Institute of Computational Intelligence
In recent decades, computational intelligence has changed academic and socioeconomic practices through the availability of new methods that have greatly contributed to the ability to understand and act on complex and challenging problems. The academic world saw the creation of new interdisciplinary programs and research fields at the intersection of computing and traditional departments. At the same time, industries have successfully adapted computational intelligence in an effort to modernize and optimize their practices.
In the Bolivian context, these two developments have occurred only marginally. Currently, neither academic programs nor industry are using the possibilities offered by computational intelligence. ICI's mission is to contribute to the long-term development of computational intelligence resources applied to the fundamental socio-economic and environmental challenges in Bolivia. Thus, the IIC seeks to create a dual impact: in the development of future experts in computational intelligence and in the ability to relate short stories methods to real-world interdisciplinary challenges.
September 2018 - Resolución Rectoral No. UPB-RR-05/2018
Scientific research, while satisfying curiosity, must first and foremost make a significant impact on society. In this understanding, three critical research areas have been identified that address the centrality and the links between urban organization, economic activity and environmental health. IIC A aims to contribute in these three areas with the development and application of computational intelligence.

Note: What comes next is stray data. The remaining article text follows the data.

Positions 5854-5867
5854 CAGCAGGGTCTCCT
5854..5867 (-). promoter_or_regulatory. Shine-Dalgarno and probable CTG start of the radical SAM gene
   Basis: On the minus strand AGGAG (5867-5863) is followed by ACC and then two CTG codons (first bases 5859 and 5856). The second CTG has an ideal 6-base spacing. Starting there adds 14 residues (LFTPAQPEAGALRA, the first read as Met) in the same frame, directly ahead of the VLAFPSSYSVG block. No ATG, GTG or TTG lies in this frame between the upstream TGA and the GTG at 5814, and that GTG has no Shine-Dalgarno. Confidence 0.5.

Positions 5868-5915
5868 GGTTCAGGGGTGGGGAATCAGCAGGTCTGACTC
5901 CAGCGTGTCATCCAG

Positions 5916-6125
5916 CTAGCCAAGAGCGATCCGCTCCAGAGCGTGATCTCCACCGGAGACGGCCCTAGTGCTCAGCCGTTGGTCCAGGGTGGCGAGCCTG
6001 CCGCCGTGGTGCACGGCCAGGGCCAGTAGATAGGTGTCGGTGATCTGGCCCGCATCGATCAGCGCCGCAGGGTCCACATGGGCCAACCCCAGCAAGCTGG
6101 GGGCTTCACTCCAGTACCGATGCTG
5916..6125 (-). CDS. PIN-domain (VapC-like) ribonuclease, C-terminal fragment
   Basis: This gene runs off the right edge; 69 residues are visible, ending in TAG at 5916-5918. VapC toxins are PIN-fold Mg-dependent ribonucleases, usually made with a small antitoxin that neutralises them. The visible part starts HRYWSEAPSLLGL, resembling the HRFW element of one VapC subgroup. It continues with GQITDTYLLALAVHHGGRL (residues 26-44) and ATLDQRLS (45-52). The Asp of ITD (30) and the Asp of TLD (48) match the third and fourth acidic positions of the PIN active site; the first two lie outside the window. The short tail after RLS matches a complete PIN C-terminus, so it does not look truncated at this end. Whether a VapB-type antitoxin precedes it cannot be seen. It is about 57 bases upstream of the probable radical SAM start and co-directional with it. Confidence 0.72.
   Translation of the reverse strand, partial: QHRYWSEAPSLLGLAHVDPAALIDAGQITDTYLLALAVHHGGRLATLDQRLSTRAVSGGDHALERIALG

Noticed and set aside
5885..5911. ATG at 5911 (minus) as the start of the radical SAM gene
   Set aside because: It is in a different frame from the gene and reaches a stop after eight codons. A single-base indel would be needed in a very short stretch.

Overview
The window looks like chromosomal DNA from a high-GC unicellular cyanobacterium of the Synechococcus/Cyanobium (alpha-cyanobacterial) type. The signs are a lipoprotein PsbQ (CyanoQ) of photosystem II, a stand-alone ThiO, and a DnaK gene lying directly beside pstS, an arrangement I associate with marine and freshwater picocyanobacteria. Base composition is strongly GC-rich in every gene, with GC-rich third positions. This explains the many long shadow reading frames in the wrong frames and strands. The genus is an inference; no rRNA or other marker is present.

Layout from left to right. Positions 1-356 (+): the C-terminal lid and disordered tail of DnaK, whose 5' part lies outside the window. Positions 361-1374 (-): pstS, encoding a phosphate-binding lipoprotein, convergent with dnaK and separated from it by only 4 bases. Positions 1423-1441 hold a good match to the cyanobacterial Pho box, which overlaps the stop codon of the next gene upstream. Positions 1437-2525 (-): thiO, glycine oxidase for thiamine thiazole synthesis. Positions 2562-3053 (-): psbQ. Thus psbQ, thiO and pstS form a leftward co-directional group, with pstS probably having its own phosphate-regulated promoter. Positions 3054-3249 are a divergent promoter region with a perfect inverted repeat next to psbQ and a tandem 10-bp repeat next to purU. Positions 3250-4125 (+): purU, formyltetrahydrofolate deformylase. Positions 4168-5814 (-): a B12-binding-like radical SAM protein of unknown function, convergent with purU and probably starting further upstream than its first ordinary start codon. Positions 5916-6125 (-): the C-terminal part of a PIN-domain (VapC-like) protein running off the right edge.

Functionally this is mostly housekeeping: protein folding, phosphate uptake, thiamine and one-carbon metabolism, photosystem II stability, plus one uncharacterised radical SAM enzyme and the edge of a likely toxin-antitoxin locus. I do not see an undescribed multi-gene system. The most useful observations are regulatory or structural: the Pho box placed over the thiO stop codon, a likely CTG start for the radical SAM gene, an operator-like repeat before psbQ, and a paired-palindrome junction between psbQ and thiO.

1. Sustainable cities
Bolivia has an urban population of more than 70% of the total population with continuous migration from rural to urban areas. This development poses challenges for the sustainable organization of cities, the quality of life and the environment. However, for the purposes of the IIC, urban life offers two very interesting aspects. First, the increasing use of (mobile) electronics creates large amounts of data that can vary to better understand urban dynamics. And second, much of the infrastructure and urban systems can be understood as networks (transport, water, electricity, etc.). Together, this opens up the possibility of designing urban networks and optimizing public policies towards a more sustainable urban life.
2. Industry and Innovation
Innovative and competitive technologies are increasingly focused on the integration of smart systems. On the one hand, intelligence can improve the optimization of resources, processes and strategic decision making. On the other hand, intelligence can also lead to new services and products. However, the level of integration of smart systems in the Bolivian industry is very limited. But more damaging than the lack of smart systems is the general lack of clear, long-term innovation strategies that are shared and pursued by a variety of different academic, industrial and political actors. In this area of research, therefore, a direct objective, in the short and medium term, of modernizing the local industry through the integration of computational intelligence was pursued. For long-term lasting development, develop innovation models developed in agents and evolutionary that can facilitate the development of shared innovation strategies.
3. Environmental resilience
Urban areas, as well as the main Bolivian industries, are excessively dependent on ecosystem services for the provision of resources, such as water, air, and soil. At the same time, these excessive resource needs present disturbances that address the long-term functioning and stability of ecosystems and, therefore, of our social and economic systems. The IIC's activities in environmental resilience focus on the conflict between disturbances to ecosystem services and possible solutions that reduce disturbances and / or increase the capacity of ecosystems to recover from temporary interruptions caused by social activity and economic To increase the impact of IIC projects.